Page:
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Changes to FAFSA heighten stress for college-bound students

FAFSA changes heighten stress for college-bound students

Local college readiness organizations work to mitigate the challenges posed by recent changes to the financial aid process.

Federal student aid papers and small Square academic cap.
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Recent changes to the financial aid application process for the 2023-24 college application cycle are delaying student aid packages, changing the way local college readiness organizations assist students who are applying. 

Some of the changes to the Free Application for Federal Student Aid (FAFSA) include no longer inquiring about students’ housing intentions and having other family members in college no longer be considered in federal aid calculations. The U.S. Department of Education said the form is now “simplified, redesigned and streamlined” in a press release in January.

However, both higher education institutions and other college preparation organizations have been forced to readjust their processes for how packages are calculated and how aid is distributed.

On Point for College and Say Yes Syracuse are local organizations that guide students on their path to pursuing higher education and are dealing with these issues firsthand. On Point serves most of Central New York as a college-attainment program and Say Yes serves the Syracuse City School District in helping students obtain a college degree with the least amount of debt possible.

Ahmeed Turner, executive director of Say Yes, says the new FAFSA form has significant implications for students who are deciding where to spend the next four years because students are not able to see what other scholarships, aid and grants will be offered to them, causing anxiety around “choosing the right college” since they are forced to go off of the sticker price.

“The disadvantage for marginalized populations is that without knowing the true cost of attendance, it’s going to limit the options that they have,” Turner said.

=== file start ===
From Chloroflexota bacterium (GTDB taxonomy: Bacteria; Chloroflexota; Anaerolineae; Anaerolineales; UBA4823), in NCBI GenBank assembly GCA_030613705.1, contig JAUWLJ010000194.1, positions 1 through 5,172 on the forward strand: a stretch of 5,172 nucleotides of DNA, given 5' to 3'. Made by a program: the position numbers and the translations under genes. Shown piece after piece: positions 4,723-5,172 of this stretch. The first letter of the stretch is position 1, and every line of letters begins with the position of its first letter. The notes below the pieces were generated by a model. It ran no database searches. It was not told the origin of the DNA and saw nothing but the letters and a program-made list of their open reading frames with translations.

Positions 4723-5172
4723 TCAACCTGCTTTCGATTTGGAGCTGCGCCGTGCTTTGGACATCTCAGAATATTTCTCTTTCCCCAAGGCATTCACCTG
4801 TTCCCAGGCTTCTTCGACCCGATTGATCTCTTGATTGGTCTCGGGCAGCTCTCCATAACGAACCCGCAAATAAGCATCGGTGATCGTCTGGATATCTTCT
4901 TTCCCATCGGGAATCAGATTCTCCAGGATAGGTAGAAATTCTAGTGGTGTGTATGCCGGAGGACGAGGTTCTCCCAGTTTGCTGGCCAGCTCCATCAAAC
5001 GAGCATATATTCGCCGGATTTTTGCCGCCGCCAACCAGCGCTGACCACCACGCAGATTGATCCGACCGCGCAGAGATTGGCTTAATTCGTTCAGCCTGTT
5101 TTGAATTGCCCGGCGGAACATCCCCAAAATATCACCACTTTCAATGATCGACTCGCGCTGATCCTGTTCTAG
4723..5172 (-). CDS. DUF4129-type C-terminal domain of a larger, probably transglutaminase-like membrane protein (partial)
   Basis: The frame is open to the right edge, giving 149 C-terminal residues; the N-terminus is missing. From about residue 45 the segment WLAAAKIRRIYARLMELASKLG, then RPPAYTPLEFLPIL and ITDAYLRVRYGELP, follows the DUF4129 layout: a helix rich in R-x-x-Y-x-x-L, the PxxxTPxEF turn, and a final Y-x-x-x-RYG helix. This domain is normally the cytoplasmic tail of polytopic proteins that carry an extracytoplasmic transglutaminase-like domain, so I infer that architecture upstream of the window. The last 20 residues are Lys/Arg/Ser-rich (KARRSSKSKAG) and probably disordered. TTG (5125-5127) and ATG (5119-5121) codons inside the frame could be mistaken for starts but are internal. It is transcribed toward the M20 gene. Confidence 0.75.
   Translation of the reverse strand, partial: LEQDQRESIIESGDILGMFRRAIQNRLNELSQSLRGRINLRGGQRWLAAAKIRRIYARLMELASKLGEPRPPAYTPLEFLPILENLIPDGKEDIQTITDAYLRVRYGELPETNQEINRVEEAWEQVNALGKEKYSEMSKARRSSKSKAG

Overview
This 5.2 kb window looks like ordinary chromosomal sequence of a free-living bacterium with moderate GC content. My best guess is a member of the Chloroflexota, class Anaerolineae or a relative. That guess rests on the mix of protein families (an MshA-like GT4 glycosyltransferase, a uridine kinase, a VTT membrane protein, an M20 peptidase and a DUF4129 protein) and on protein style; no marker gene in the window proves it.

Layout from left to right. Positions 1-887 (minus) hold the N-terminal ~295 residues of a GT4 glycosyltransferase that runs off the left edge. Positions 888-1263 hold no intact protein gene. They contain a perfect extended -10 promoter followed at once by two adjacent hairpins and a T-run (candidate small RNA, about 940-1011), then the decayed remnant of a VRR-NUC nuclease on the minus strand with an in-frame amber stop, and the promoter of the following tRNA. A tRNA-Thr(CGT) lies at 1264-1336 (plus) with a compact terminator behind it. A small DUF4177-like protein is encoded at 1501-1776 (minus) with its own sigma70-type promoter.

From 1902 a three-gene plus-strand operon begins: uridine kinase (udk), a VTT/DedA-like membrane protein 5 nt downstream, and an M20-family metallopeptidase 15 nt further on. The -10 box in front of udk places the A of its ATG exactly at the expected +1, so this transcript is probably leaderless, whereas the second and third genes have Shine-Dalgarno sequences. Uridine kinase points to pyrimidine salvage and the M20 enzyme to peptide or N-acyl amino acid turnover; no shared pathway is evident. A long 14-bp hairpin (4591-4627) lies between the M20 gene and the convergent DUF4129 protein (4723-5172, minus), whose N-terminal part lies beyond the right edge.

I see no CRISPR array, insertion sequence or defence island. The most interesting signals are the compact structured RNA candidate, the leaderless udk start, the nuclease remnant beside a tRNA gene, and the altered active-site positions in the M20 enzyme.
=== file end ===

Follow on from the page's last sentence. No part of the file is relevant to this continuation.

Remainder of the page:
Leigh Petryssyn, director of college success at On Point, explained further that the delay creates a negative domino effect for students, especially because many of them are flagged for “verification” and are asked to send additional documents. While students wait for financial aid information, they may not be able to register, or register so late that the classes they want to take are unavailable. 

“A bad schedule is an indicator of potentially not having success because it doesn’t work with your life,” Petryssyn said. “And then you don’t do well your first semester and now you’re already in this pattern of ‘Oh, well, now I just lost my aid, because I didn’t do well the first time.’”

These critical issues in the college application process disproportionately affect first-generation and low-income students – the majority of students both organizations serve.  

Annalisa Parker, a high school senior from California, said that among herself and her classmates, the application process has been especially stressful due to the change in consideration for the number of students per household.

“Parents are helping us pay for college but also managing a household and kids who aren’t in college yet but will be soon,” Parker said. “If they pay for [my sister] fully, it’ll be very difficult to pay for my brother and I.”

Parker explained that this adds to the financial burden on top of the extracurricular activities students are expected to maintain for college acceptance and scholarships, further complicating the decision-making process.

To mitigate uncertainties, On Point coordinates FAFSA workshops with local high schools where parents can learn how to fill out the forms and set up their account. Say Yes has also been a part of virtual information events for parents hosted by SCSD’s Office of Family Engagement.

For Turner, these meetings were the most helpful because the questions were “rich” and parents personally requested that Say Yes join for a few meetings.

Despite financial aid challenges and uncertainty, both organizations noticed an uptick in college enrollment in general and a return to pre-pandemic levels.

A recent survey from the National Student Clearinghouse Research Center found that undergraduate enrollment increased by 2.1% last fall – the first increase since the beginning of the COVID-19 pandemic. Turner says he is optimistic and hopes the uptick in enrollment correlates to the pandemic being a “blip.”

“College is the most effective bridge to economic freedom,” Turner said. “More folks that have a degree vote, they’re more civically involved. I mean, everything you could think of.”